How much does Caroline get as advertising revenues and how much is fund raising?

I will think of the 100 % of our budget. 80 % will be given to us by well-wishers who just want to help us continue. The other 20 % may be advertising. But even those advertisers are the sort of people who may own a company or be in authority in a company and may want to give some advertising to Caroline simply because they love the station whether or not they sell a lot of their products as a result of the advert or whether or not they get lots of response to the advert - the aren't really that concerned. It's a means of helping us. But you know we do have an audience and the sort of items that we can sell are those items which are of interest of radio enthusiasts such as obviously radio sets and remote speakers and offshore radio merchandise. But I've never known an independent satellite delivered radio station ever made a profit so far.

Who of the old crew of the Radio Caroline of the Ross Revenge days is still with you?

Well certainly one of the oldest of the old crew is me. Because I started helping Caroline in about 1978 and then got more seriously involved in 1985. And of course I've been working for Caroline ever since, full time since 1998. But we have a gentleman called Bob Lawrence, "Buzby" is his nickname who makes a lot of our commercials. He was a Caroline staff member in the 70's. We have David Foster who was on board the ship in the 80's. But at the moment we don't have Roger Day who has found some other work for the time being. But Roger Day broadcast for us. Of course, he was famous in the 60's and then on the pirate station Radio North Sea in the 70's. And other people come back as guests. I mean it's a sad thing to say that some of the Caroline old staff who used to come back and broadcast for us in the recent times actually got old and died. We're none of us young men anymore.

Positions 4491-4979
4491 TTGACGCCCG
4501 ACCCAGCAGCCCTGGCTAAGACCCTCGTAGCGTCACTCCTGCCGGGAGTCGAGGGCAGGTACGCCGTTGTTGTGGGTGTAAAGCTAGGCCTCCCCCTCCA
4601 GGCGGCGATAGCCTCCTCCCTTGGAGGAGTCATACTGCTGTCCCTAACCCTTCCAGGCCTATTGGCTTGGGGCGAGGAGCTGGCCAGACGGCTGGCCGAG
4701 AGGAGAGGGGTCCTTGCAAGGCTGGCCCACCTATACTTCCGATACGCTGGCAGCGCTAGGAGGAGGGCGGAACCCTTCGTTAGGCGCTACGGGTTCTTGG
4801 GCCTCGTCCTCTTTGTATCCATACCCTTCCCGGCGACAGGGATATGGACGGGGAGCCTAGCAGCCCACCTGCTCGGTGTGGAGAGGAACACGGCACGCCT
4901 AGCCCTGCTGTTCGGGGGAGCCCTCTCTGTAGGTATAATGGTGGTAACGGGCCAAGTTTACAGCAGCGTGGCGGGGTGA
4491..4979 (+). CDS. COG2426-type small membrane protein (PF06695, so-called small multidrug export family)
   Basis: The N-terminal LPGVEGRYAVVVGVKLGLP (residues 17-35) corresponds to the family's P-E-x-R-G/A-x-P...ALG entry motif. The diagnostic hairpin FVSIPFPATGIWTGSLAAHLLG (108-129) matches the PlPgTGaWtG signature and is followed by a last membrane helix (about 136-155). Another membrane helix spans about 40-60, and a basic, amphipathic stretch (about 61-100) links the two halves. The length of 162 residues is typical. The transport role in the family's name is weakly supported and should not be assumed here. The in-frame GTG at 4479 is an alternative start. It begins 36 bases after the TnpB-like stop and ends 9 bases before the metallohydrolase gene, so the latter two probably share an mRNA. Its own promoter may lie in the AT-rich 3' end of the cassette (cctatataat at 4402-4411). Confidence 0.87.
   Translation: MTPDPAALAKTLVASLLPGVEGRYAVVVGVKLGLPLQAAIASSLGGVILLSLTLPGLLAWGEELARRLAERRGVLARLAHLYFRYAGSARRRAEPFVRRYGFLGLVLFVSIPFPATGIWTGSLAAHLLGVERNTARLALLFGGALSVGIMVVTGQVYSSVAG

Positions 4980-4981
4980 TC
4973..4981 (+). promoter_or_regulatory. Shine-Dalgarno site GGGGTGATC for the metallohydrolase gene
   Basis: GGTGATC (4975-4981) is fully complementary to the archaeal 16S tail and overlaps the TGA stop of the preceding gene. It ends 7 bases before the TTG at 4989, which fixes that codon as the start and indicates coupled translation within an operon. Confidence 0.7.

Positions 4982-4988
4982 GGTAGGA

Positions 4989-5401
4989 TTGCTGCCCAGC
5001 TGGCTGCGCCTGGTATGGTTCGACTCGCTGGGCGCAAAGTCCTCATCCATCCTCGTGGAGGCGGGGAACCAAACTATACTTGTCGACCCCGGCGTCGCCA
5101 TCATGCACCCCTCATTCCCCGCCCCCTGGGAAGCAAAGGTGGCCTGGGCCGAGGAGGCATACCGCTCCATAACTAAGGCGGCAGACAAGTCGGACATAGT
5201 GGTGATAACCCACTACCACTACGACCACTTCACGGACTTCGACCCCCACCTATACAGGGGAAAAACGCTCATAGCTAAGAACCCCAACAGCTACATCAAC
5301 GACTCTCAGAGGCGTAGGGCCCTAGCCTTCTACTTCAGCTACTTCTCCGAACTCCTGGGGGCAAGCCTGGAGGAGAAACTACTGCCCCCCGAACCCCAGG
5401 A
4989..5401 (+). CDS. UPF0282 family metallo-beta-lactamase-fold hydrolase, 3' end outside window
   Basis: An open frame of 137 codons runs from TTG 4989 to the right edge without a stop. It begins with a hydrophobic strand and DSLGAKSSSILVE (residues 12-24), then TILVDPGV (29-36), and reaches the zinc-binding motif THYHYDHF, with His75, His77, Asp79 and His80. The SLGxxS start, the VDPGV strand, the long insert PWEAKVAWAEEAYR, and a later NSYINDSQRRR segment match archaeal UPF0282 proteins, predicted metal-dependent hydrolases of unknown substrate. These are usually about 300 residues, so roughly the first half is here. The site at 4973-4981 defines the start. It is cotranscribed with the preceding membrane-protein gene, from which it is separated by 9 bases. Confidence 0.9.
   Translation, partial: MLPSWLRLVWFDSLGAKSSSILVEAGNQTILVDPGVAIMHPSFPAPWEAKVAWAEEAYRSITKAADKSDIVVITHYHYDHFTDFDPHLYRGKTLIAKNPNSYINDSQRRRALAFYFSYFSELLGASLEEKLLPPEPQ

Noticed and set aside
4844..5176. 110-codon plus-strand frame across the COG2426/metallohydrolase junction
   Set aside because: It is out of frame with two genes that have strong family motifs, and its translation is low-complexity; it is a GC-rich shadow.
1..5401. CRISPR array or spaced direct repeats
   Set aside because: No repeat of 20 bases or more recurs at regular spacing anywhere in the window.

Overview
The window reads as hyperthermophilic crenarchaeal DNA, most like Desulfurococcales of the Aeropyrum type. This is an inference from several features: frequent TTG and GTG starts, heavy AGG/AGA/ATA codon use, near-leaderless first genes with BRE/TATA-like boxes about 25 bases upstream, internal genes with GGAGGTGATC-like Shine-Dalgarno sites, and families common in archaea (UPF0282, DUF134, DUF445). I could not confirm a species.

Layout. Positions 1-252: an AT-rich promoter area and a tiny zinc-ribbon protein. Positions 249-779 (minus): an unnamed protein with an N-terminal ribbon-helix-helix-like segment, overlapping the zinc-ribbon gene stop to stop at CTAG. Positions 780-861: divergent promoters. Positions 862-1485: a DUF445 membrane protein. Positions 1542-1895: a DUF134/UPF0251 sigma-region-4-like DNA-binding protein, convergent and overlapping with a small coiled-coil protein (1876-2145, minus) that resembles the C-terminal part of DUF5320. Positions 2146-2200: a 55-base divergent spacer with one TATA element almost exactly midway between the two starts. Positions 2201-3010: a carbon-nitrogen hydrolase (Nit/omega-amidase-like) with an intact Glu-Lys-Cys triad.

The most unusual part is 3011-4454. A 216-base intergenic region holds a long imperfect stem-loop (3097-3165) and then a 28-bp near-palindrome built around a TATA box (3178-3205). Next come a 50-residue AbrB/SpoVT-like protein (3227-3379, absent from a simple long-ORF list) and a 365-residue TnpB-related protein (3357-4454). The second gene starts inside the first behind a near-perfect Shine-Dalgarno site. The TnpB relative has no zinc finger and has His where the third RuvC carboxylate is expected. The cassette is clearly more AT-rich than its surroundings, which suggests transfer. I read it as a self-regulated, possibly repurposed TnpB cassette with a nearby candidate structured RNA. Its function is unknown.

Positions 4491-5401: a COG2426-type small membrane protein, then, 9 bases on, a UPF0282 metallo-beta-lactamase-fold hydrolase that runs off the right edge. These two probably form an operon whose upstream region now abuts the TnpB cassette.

About the Ross Revenge. It used to be in Tilbury, it has just moved around the corner, hasn't it?

That's it. That's the other thing. There are only two pirate radio ships left in the world. I've got one, the Ross Revenge. And my friend David Miller has the other one called the MV Communicator which is quite famous as the base for Laser 558. But it's good to have a big ship because it gives us a link with the past. And of course it's something very visible for photo opportunities and the public can walk around and see the studios and all the other facilities on the ship and realize that this is where the music that they used to listen to was generated. So at the moment we're within a dock. And it's very secure and nobody but us can get to the ship. But we very much hope within the latter part of this year we'll take it out of the dock and put it somewhere public again to be open to visitors.

In which state is the ship? Would you still be able to go with it on sea?

Well, (laughs) if I was a younger man I would take a chance. But as you get older you get more cautious. There's no doubt that with certain repairs the ship could be made very sound to go into the ocean again when it had an engine or that it was taken and toad out there. It's still an extremely strong ship and we are improving it all the time. It's not a young ship. It was made in 1960. And also there have been periods of time where it has been very badly neglected. So it isn't presently in a good condition but it is getting in better condition all the time. And of course there are parts of the world where offshore radio is not against the law. And it would be a wonderful dream to perhaps one day take it to one of those places.

Thank you very much, Peter Moore.

You're welcome.

Keep on doing what you do. I really admire it I must say.

Thank you very much. It takes a lot of work from a lot of people but at the end of the day we think that it's worthwhile and we very much enjoy it.

I could talk to Peter Moore in early June 2005.

Questions? Corrections? Ideas? Comments?